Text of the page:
Christened for months as "The Comet of the Century," Comet Kohoutek never came remotely close to living up to expectations.
A penumbral lunar eclipse will occur on Jan. 10-11, and it will be visible from Europe, Africa, Asia and Australia. Here's what to expect.
Early Saturday morning (Jan. 4), a strong display of Quadrantid meteors is likely for Europe and North America.
On Saturday evening (Dec. 28), a lovely crescent moon will join Venus in the twilight sky, making for an eye-catching post-Christmas celestial ornament.
If you're planning to spend Christmas in the Eastern Hemisphere, you'll have a celestial treat to look forward to the next day as the new moon eclipses the sun.
The annual Ursid meteor shower will peak during the overnight hours of Sunday (Dec. 22), into the morning hours of Monday (Dec. 23).
Ever since it returned to the evening sky just over a month ago, our "sister planet," as Venus is often called, has slowly become increasingly prominent in our early evening sky.
After its Thanksgiving rendezvous with Jupiter and Venus, the moon will pay Saturn a visit on Black Friday (Nov. 29).
This week, the variable star Mira reaches its highest point, roughly halfway up in the southern sky at around 10 p.m. local time.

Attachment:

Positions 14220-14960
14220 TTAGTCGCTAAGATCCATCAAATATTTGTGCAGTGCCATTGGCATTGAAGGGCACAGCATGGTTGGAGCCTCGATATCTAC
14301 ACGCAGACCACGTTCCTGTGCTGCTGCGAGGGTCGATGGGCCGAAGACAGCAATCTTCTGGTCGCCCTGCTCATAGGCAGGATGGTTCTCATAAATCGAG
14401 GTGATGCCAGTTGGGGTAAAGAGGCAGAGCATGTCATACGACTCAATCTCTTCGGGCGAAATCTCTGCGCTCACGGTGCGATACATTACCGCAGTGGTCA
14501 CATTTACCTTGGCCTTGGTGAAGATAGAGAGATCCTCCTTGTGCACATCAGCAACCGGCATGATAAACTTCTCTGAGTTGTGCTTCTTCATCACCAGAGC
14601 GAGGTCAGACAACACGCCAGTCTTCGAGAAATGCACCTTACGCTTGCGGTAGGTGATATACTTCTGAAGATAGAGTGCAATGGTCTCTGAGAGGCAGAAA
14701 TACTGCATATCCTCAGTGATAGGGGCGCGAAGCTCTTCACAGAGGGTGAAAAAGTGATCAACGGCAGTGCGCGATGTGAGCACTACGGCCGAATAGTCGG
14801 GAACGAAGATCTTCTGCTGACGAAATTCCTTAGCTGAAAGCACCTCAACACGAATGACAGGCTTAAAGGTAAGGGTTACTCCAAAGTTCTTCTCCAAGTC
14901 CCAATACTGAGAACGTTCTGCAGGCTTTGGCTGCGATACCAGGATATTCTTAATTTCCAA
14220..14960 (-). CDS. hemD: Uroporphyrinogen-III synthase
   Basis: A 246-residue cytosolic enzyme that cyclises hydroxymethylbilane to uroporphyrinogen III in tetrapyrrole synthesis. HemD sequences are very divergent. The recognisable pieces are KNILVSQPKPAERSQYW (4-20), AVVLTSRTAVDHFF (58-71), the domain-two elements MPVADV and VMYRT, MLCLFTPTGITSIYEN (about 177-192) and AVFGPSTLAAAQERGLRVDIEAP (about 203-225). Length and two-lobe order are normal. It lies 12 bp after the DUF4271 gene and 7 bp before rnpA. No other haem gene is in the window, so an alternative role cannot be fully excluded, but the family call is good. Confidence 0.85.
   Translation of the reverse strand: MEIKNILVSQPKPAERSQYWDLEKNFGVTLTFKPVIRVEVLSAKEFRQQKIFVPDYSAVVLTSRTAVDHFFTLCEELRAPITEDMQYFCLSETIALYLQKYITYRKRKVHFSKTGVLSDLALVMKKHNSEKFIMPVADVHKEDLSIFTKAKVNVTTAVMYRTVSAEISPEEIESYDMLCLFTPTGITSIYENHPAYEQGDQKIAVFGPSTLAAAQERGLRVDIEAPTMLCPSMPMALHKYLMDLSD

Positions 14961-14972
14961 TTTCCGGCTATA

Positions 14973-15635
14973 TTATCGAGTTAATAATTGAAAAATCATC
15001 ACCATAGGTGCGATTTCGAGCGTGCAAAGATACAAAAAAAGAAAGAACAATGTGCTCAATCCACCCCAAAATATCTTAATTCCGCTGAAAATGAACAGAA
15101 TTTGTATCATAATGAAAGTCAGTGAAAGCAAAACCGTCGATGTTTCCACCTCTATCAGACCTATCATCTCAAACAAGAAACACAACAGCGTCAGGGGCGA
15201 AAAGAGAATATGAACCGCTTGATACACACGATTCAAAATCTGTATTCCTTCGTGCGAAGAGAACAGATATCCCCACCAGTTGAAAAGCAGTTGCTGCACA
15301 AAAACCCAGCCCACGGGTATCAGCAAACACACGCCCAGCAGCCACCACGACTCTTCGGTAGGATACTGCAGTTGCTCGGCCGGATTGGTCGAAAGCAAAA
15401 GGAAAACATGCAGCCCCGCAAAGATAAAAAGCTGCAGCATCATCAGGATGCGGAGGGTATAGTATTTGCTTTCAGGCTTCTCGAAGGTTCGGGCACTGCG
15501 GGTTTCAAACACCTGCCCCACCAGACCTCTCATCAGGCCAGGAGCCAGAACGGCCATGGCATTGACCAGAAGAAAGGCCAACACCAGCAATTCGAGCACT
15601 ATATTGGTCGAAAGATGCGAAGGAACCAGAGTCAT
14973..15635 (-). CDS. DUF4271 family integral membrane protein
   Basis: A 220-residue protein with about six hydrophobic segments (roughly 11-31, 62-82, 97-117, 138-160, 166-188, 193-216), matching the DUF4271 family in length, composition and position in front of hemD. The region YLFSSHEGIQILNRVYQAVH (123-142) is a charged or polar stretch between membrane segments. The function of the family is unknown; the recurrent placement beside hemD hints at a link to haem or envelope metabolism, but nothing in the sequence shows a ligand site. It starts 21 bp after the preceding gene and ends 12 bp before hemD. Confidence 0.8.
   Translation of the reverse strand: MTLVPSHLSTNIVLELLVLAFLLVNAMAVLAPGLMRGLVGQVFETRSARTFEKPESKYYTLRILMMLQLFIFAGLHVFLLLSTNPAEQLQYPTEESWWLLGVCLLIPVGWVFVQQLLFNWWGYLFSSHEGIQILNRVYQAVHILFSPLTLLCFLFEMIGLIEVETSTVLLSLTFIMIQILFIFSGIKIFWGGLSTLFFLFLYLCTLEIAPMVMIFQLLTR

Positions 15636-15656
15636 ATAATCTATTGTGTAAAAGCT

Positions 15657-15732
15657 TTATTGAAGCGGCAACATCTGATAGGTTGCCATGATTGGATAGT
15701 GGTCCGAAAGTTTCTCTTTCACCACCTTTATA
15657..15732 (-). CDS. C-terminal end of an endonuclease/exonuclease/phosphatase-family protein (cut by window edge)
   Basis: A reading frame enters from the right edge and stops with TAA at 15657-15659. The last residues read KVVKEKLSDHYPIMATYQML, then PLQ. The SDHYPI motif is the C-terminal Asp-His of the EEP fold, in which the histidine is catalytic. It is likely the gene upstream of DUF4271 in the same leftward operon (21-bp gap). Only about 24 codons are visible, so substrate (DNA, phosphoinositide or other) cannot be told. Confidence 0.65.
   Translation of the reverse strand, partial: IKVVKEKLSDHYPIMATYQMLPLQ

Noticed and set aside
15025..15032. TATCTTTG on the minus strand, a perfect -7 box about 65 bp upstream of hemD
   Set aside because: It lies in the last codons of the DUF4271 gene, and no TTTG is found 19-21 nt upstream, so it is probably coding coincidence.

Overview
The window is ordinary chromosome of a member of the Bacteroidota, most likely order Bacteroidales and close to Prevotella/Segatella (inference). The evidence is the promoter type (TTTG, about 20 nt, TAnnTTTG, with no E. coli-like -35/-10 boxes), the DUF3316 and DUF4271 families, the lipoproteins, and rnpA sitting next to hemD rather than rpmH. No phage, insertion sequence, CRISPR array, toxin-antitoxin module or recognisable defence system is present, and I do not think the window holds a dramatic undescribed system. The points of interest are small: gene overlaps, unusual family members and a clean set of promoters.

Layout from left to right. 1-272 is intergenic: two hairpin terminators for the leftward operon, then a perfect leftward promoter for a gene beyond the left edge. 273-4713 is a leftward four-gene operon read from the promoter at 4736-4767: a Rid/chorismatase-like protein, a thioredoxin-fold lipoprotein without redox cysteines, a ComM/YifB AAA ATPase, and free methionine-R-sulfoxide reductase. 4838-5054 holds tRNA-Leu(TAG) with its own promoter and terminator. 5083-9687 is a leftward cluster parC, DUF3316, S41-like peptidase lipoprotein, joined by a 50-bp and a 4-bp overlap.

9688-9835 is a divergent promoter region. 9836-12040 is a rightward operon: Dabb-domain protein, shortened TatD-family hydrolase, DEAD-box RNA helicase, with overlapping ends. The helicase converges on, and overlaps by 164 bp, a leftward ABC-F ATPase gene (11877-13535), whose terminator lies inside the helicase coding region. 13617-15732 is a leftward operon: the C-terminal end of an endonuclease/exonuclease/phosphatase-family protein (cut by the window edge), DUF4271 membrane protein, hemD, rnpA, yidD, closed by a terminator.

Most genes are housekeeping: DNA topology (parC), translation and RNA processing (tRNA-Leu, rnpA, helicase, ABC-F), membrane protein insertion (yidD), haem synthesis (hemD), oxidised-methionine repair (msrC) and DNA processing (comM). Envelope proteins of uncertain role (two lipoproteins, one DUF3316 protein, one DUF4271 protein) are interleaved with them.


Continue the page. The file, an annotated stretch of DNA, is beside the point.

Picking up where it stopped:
For those hoping to get a glimpse of Nov. 11's rare transit of the planet Mercury across the face of the sun, the weather across the United States will either be very good.
In my long career as an assiduous amateur astronomer, I've seen other transits of Mercury, but one from November 1973 stands out.
On Monday, Nov. 11, a most unusual event will take place: the transit (passage) of the planet Mercury across the sun's disk.
The next few weeks might be a good time to keep a close watch on the night sky, for if you're lucky, you just might catch sight of a spectacularly bright meteor, also known as a fireball.
October's Orionid meteor shower is one of the most reliable of the annual displays of "shooting stars." Unfortunately, this year, the Orionids are going to face a handicap.
Fomalhaut, a "royal" star associated with the autumn season, sits low in the southern part of the sky, all by itself, on early autumn nights.
Step outside this week as soon as darkness falls and look directly overhead, and you will see the famous and very distinctive trio of bright stars collectively known as The Summer Triangle.
In this week's evening sky, four small, faint constellations spread out near and within the Summer Triangle can be seen.
Here's a pair of constellations that easily slithers out of the grasp of a beginning skywatcher: Ophiuchus, the serpent-bearer, and his snake.